A friend wrote the other day to say that for her a particular place exists mostly in her head. I thought about this and realized that place for me often begins with where I am physically and my relationship to that spot. I mean this literally. I've written in a journal for over thirty years and I often start with where I am. I'll write "I'm sitting in a cafe," or "I'm at home sitting on the couch," or "It's early morning and I'm camping by the river."
But right now I'm not writing in my journal. I'm tapping on a key board, but I could still write "I'm sitting on the couch in the living room of our suburban house in upstate South Carolina." Though we are in the suburbs, we have no close neighbors. After a few years we could afford to buy the lots on either side, and so our house sits alone on its own cul du sac, and behind us the yard slopes to a creek and a 250 acre flood plain. After dark we can only see one or two house lights through the winter woods.
At first when I started writing this morning I was facing almost due east with my feet on the floor and the sun was not up. I could see this because our house has so many windows and no curtains or drapes. This openness is one advantage to not having close neighbors. Looking out the windows of our house makes me think of the Theodore Roethke poem "Open House," with its opening lines:
My secrets cry aloud.
I have no need for tongue.
My heart keeps open house,
My doors are widely swung.
Now I've swung my legs up onto the couch (with the iPad in my lap and the dog sleeping beside them) and I'm facing due north. My back is to the creek and the huge open space of the flood plain. Soon I know the light will rise. It's six in the morning, one of the first days of March.
I think about my friend and what she said about place. It's not that nothing exists in my head. I'm not fully here in this place. I'm typing on the keyboard of this iPad connected wirelessly to the planet's other wired devices--900 million computers, phones, tablets, servers. I've already checked facebook and email this morning. I know at any moment I can leave here and be anywhere with just a key strike, a button push. My doors too are certainly widely swung.
But I'm an old fashioned poet and I'm often uncomfortable with the world's modern connectivity. Sometimes I want to live counter to Roethke's "open house." Sometimes I want to close down, to shrink my connections, to get small and live like Annie Dillard's weasel: "A weasel is wild. Who knows what he thinks? He sleeps in his underground den, his tail draped over his nose. Sometimes he lives in his den for two days without leaving."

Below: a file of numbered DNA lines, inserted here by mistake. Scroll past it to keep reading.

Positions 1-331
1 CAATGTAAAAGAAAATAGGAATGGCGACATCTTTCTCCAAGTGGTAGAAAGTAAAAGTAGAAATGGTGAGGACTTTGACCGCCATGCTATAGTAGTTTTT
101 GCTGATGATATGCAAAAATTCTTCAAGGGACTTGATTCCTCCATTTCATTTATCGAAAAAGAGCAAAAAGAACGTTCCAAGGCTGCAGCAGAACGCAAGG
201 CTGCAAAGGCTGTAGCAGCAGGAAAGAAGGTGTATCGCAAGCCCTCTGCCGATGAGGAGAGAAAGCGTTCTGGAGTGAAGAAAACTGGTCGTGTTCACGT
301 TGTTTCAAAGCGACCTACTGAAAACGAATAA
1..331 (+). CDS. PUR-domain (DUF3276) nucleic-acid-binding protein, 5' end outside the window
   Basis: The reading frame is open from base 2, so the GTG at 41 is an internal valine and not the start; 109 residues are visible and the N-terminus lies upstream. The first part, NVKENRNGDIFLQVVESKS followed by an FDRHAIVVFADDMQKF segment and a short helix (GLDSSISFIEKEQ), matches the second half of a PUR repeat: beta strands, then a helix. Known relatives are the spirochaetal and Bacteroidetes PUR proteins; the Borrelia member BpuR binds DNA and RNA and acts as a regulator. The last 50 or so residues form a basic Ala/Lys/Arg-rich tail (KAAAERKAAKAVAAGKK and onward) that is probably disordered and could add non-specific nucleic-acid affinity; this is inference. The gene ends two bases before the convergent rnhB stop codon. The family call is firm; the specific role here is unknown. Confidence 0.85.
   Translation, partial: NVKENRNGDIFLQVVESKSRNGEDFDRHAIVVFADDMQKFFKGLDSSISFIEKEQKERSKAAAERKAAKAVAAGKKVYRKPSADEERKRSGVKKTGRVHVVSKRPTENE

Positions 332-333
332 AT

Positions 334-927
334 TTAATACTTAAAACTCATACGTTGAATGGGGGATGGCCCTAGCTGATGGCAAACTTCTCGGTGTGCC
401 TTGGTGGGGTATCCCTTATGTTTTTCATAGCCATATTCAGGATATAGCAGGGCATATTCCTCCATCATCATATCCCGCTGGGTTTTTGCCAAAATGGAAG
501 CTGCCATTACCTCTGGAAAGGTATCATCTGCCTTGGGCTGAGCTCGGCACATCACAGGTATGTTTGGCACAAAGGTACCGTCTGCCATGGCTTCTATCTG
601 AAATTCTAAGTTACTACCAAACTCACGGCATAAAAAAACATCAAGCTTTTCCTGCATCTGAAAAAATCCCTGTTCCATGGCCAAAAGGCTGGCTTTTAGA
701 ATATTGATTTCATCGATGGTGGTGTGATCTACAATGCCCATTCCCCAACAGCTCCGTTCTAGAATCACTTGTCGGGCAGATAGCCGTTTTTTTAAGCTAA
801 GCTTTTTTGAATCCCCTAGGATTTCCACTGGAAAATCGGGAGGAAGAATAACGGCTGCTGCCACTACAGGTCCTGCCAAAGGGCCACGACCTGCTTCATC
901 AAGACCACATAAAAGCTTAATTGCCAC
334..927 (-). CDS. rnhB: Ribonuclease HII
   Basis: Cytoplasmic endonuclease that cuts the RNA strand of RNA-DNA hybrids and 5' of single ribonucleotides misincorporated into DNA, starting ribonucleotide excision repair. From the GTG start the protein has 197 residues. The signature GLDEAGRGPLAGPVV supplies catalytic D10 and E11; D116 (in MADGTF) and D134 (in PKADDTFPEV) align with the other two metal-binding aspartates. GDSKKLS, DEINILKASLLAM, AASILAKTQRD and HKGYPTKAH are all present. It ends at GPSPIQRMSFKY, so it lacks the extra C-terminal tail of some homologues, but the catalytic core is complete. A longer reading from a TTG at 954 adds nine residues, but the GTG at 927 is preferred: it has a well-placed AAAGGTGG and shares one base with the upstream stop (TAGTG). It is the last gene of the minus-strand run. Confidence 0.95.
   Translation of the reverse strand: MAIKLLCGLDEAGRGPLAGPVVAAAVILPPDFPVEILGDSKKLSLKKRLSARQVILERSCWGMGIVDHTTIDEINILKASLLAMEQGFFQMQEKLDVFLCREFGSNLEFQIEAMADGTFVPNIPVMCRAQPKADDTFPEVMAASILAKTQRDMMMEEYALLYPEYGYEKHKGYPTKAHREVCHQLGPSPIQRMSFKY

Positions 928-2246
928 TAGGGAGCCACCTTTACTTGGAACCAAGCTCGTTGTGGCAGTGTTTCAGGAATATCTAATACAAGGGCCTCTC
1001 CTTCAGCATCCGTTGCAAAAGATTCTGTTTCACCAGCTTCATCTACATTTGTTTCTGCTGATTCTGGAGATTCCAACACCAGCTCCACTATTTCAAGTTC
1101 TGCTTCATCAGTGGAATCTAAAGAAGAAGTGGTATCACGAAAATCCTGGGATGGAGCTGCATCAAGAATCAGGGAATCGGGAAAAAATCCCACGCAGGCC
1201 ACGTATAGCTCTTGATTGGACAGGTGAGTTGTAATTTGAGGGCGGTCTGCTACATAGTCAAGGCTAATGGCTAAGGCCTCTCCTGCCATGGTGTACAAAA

To live like an animal, that's what I often long to do. To live like the dog asleep on the couch. To live like the weasel with his tail wrapped around his nose. like the first Carolina wren breaking loose with song. Every morning he sings from the same spot behind me. His five see-sawing notes always announce the first blue in the sky through the trees to the east, and each morning he's a minute or two earlier. His song is one of the things that nails me to this place.
I reflect so lyrically on home because this week I'll be away, traveling for three days at the end of the week. The wren will have to bring the sun up without me as this week marks my annual trip to AWP (Association of Writers and Writing Programs), this year in Boston.
I don't go to AWP every year like some of my friends, but I guess I've been over a dozen times since 1984, and this will mark five conferences in a row. I can't say I don't go to AWP to look for a job or to network. I go to this huge conflagration of writers the way Frank O'Hara used to stop and buy a copy of New WORLD WRITING, "to see what the poets in Ghana are doing these days."
There will be 11,000 participants this year and almost all of them are as foreign to me as Ghanian poets. This year's conference has a 10% jump over last. The first time I went in 1984 (in Savannah) there were just over a thousand writers, teachers of writing, editors, and literary hangers-on. The place you can really see the growth is in the book fair. My first year in Savannah there were no print-on-demand books and very few self-published books. This year half the books on display in the huge hall will be spit from a machine one copy at a time on an as-need basis and many will be poets desperate to find a little patch of light.
When I get the AWP program I always do two things. I circle the eight or ten sessions I hope to see, and I turn to the back where the presenters are listed and put a star by every name of every person that I recognize, either as friend or acquaintance or as someone whose work I have read and recognize and sometime even admired. I put double stars next to the names of people I'd like to run into during the conference. I remember fun times with friends.
In Savannah I had just turned 30 and my notations isolated about two hundred folks, about 20% of the participating total. The raw number's stayed about the same through the years-- about 200-- but the percentage has fallen from 20% to less than 2%.
So, home and away. This morning AWP exists as a place in my head but in a few days I'll wake up in a hotel room in Boston. When I'm home I settle in. I listen to the wren's song. I put my head down and bore in like a weasel. I write prose mostly and the poetry only comes around when something wakes me up. When I'm away I'll write about the deep meaning of AWP. Maybe I'll write simply about something or someone who elicits a deep response from my sleeping poetic soul. After all, we go to these far away gatherings to wake up, to see a new sunrise, to have the top of our heads taken off by a new poet or poem or personality. I know I'll come back with a bag-load of books and new magazines and I'll get some stickers to put on my journals as I fill them up. I suspect I'll even hear a bird or two.